For Halloween, here are some horror movie suggestions

Boris Karloff as the Frankenstein monster. Picture: Supplied

Boris Karloff as the Frankenstein monster. Picture: Supplied

If you're looking for some Halloween horror films, here are some suggested older classics, suitable for most ages.

Frankenstein(1931) and The Bride of Frankenstein(1935): Despite the heavy, and classic, makeup by Jack Pierce, Boris Karloff managed to make the creature (no, Frankenstein was not the monster, he was the monster's creator) a sympathetic character. There's a nice vein of dark comedy running through the films, too, especially the second one. These, and The Invisible Man, are among the best of the early Universal horror movies: not coincidentally, perhaps, they were all directed by James Whale. Mel Brooks' 1974 comedy Young Frankenstein is both a parody of and a loving homage to these films.

DraculaakaHorror of Dracula (1958): Yes, Bela Lugosi's portrayal of the bloodthirsty count is legendary, but the 1931 film that showcases him is a creaky, stagey relic. Christopher Lee is shown to much better advantage in this Hammer adaptation, in full, bloody colour.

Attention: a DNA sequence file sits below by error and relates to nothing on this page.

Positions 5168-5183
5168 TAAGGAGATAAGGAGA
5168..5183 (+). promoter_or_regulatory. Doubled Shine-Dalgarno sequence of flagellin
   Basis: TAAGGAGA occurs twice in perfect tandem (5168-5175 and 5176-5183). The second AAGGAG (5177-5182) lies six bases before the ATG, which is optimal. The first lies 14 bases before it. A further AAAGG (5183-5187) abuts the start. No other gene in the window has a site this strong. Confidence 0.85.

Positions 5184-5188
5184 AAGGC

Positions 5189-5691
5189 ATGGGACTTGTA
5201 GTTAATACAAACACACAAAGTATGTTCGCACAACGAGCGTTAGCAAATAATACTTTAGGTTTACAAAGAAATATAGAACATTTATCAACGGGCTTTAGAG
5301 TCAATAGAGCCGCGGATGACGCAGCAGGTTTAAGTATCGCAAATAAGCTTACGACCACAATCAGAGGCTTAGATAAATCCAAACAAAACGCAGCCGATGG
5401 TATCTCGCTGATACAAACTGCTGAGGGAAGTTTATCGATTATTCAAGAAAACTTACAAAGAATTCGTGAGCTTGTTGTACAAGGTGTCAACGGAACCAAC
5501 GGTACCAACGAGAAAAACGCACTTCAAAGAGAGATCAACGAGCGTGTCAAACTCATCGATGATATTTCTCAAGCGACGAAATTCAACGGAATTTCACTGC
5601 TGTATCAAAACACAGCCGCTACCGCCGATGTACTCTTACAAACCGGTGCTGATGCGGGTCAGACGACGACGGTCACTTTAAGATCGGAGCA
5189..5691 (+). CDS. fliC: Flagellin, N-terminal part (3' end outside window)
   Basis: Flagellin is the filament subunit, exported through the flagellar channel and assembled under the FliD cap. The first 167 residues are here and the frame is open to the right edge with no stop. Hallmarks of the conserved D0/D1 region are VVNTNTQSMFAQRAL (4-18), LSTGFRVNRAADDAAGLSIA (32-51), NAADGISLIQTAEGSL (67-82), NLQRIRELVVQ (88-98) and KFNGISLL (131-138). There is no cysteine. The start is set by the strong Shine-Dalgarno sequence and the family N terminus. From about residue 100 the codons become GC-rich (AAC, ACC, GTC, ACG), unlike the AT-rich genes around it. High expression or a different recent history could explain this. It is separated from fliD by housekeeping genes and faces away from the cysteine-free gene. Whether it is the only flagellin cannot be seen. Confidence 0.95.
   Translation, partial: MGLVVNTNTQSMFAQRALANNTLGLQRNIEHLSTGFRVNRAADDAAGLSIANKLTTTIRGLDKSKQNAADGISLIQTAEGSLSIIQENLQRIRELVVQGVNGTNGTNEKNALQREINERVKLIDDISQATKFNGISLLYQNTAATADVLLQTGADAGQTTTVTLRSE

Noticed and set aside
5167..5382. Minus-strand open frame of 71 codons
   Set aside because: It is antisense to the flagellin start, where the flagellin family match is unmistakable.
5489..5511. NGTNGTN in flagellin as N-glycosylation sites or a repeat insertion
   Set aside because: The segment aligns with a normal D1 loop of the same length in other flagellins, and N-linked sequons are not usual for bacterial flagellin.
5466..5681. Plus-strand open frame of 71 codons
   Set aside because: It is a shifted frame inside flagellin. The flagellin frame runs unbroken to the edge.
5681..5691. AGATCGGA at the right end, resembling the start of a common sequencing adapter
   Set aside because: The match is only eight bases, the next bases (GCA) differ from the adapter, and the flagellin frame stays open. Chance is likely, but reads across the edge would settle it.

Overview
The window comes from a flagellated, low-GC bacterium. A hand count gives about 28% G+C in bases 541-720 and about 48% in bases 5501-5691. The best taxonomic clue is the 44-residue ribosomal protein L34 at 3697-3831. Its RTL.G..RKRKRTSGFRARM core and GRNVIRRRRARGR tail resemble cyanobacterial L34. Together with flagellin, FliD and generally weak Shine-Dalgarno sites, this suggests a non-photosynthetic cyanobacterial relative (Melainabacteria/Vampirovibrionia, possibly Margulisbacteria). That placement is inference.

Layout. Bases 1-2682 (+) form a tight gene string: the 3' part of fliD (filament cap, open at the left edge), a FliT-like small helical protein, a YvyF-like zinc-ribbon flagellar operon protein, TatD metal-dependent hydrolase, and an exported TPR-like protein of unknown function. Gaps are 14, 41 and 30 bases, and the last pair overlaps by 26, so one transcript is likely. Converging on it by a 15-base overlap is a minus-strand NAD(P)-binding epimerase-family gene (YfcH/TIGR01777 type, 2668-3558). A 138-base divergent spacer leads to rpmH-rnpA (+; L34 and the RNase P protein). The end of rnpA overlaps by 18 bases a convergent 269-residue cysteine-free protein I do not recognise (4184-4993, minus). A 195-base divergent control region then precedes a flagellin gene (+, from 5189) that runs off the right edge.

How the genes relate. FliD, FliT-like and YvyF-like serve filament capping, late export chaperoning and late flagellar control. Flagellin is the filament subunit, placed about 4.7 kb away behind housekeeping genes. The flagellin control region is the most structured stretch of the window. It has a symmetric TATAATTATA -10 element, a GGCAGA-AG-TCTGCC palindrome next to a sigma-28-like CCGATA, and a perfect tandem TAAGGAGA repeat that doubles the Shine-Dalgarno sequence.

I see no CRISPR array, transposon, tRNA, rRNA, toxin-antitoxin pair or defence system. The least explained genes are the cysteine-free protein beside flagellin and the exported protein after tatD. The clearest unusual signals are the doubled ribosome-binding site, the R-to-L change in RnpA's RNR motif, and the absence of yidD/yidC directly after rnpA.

Freaks (1932): This still packs quite a punch. It gained notoriety, and power, from its casting of people with genuine medical conditions and disabilities including a man with no limbs and conjoined female twins. Freaks was heavily censored - and banned in Britain for decades. The ending is nightmarish. Trivia note: the catchphrase/meme "One of us! One of us!" seems to have originated here.

Magic (1978): William Goldman's adaptation of his own novel is a creepy riff on the "ventriloquist haunted by his doll" idea done so well in the British anthology classic Dead of Night (1945). Anthony Hopkins is slightly odd casting - too classy, too British - as the ventriloquist, Corky, but Burgess Meredith is superb as his worried agent.

Poltergeist (1982): This is the superior original. There was controversy how much producer and co-writer Steven Spielberg usurped credited director Tobe Hooper's control on the set of this film, but no matter. For hardy older kids and up, it's a fun ride with highlights including a deadly clown doll, a threatening tree, a man ripping his own face off, chairs that rearrange themselves, and the deathless quote, "They're here!"

This story Oh the horror... Halloween classics first appeared on The Canberra Times.